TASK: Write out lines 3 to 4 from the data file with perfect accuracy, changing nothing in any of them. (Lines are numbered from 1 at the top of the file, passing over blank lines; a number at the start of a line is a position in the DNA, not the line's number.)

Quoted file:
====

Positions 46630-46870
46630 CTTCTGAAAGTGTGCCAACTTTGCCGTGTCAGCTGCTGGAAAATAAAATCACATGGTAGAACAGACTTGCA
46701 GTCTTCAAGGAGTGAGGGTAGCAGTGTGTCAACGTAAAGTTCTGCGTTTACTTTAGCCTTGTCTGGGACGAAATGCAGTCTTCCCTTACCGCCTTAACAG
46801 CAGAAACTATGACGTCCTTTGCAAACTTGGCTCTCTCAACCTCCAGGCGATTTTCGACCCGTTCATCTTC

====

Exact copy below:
46701 GTCTTCAAGGAGTGAGGGTAGCAGTGTGTCAACGTAAAGTTCTGCGTTTACTTTAGCCTTGTCTGGGACGAAATGCAGTCTTCCCTTACCGCCTTAACAG
46801 CAGAAACTATGACGTCCTTTGCAAACTTGGCTCTCTCAACCTCCAGGCGATTTTCGACCCGTTCATCTTC